The wrong kind of blooms: Climate change, invasive clams are fueling algae growth on Lake Tahoe

Claire McArthur / Special to the Tribune

While out enjoying an afternoon on one of Lake Tahoe’s sandy beaches over the past few years, you might have noticed large mats of decomposing algae washing up or floating nearby. The lake’s famed blue waters are facing another threat while the battles of climate change and invasive species wage on — and it’s all very much connected. 

Nearshore algae blooms are a burgeoning ecological threat to Tahoe. Not only do they impact the experience for beachgoers, but they also degrade water quality and, in some cases, pose a threat of toxicity. 

Over the last 50 years, the rate of algal growth has increased sixfold, according to U.C. Davis Tahoe Environmental Research Center’s 2022 State of the Lake Report. Between 2021 and 2022 alone, the amount of algae growing in the lake jumped up 300%. 

There are two general communities of algae in Tahoe: periphytic algae — the slimy green algae clinging to rocks — and the free-floating metaphytic algae. 

Warming waters and lower lake levels are also contributing factors to the rise in algal blooms.
Photo / TRPA

“We’ve got the same amount of slime on our rocks as we had roughly in the early 80s,” explains Dan Segan, principal natural resource analyst at the Tahoe Regional Planning Agency. “The nuisance algae washing up on the beaches is a more recent occurrence.” 

Though the algae is native, in the past, normal conditions have kept the population levels low. Tahoe is an oligotrophic lake, meaning it’s deep, cold, clear and low in nutrients that are needed to support large populations of aquatic plants, animals or algae. 

But as the climate has become warmer, drier and characterized by extreme weather variability, the lake’s temperature has continued to rise. The average water surface temperature of Lake Tahoe in 1968 (the year monitoring began) was 50.4 degrees Fahrenheit, but in 2021, it was 53.1 degrees, the third warmest year on record.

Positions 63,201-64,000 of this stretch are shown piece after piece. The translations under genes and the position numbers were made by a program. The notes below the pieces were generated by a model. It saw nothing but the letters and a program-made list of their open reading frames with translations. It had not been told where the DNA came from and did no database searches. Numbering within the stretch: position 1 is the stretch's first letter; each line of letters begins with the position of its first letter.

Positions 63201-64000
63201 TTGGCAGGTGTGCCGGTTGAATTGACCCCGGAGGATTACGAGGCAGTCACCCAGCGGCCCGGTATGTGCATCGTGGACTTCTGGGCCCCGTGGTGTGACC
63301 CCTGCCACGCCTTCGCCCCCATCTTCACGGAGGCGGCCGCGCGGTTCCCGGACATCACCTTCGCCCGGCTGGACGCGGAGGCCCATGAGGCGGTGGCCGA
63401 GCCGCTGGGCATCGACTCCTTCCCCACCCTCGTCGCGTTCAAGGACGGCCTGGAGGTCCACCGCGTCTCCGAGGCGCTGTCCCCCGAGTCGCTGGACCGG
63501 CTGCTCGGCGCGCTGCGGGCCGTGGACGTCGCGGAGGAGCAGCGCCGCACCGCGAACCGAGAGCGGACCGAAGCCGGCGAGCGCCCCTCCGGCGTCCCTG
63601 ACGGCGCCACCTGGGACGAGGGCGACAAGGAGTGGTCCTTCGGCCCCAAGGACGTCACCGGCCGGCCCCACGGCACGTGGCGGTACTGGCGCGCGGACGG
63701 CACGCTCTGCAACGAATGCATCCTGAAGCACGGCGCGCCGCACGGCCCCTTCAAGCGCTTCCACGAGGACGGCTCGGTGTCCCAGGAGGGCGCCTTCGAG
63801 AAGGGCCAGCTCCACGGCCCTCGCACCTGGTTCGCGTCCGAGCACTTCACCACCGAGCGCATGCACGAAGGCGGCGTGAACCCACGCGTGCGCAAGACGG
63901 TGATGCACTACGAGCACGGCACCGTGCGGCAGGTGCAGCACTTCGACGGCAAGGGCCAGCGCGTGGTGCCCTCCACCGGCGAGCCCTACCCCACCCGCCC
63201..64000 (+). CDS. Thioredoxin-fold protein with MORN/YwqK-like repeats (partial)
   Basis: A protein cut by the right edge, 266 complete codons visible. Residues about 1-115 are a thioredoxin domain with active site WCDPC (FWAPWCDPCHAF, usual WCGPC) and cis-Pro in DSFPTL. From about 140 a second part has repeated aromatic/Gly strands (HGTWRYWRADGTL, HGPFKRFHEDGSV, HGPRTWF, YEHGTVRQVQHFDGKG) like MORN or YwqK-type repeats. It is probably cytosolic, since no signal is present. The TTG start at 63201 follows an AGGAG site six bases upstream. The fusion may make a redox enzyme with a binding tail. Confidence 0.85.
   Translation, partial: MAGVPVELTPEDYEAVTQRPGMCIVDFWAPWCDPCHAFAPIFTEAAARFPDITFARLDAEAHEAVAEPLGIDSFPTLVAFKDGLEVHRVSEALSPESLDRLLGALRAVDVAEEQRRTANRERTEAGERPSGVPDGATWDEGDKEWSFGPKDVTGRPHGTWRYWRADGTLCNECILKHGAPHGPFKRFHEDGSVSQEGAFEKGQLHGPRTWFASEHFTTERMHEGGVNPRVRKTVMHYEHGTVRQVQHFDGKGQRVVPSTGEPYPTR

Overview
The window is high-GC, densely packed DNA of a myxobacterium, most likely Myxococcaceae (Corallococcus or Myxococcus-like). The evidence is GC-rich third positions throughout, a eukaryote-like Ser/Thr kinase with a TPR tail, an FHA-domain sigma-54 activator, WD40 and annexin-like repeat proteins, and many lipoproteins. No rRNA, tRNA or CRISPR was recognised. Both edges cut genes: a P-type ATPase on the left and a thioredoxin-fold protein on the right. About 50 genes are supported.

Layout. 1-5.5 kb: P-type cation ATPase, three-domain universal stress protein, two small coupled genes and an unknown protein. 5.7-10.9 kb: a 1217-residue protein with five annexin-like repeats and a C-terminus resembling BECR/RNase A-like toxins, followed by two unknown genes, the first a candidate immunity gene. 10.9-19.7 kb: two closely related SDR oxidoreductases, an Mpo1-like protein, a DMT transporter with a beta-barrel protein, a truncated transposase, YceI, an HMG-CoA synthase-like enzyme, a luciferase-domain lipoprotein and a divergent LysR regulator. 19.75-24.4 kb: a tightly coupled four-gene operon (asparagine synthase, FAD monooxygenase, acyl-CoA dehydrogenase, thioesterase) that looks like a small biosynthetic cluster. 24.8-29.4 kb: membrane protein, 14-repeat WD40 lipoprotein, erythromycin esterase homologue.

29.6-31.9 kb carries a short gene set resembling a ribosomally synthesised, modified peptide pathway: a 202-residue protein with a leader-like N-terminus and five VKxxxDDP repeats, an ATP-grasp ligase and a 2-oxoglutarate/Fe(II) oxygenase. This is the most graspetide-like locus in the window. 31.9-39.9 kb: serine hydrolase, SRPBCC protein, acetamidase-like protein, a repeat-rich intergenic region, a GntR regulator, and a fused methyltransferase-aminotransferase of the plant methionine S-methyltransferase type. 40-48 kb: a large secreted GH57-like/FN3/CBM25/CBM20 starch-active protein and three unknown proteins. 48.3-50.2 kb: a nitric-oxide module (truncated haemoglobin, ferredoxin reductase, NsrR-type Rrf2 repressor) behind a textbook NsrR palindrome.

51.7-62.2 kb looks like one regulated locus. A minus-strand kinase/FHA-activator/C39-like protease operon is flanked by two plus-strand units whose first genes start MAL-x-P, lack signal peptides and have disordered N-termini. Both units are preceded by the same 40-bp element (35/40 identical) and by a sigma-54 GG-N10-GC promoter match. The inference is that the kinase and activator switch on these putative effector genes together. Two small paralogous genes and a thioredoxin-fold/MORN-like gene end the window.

“The lake is warming every year along with climate change, which is great if you’re someone wanting to swim on our beaches — we get to 70 degrees in our nearshore and shallow waters of Tahoe these days — but it also makes it more hospitable for algae and algae growth,” notes Segan. “There’s clearly a dynamic there between the warming waters and the ecological change in the lake.”


So far, most of the algal blooms have been concentrated in South Lake Tahoe and Tahoe City. In South Lake Tahoe, a large toxic bloom popped up near the mouth of the Upper Truckee River in fall 2021. The following spring, a much larger bloom of attached algae grew along six miles of Tahoe City’s shoreline. 

U.C. Davis Tahoe Environmental Research Center (TERC) has been monitoring the lake’s algae — among many other environmental metrics — for decades. Their latest research project is examining the relationship between the rise in algal blooms and the growing population of invasive Asian clams. 

These non-native bivalves were first discovered on Lake Tahoe’s South Shore in 2002. Since then, despite numerous agencies’ best efforts, the population has spread around the lake, with the largest numbers concentrated on the southeast shores. The clams eat algae from the water, but their excrement creates a concentration of nutrients that allows the algae to grow beyond its normal means.  

UC Davis Tahoe Environmental Research Center is studying the link between the concentration of nutrients created by invasive Asian clams and algal blooms.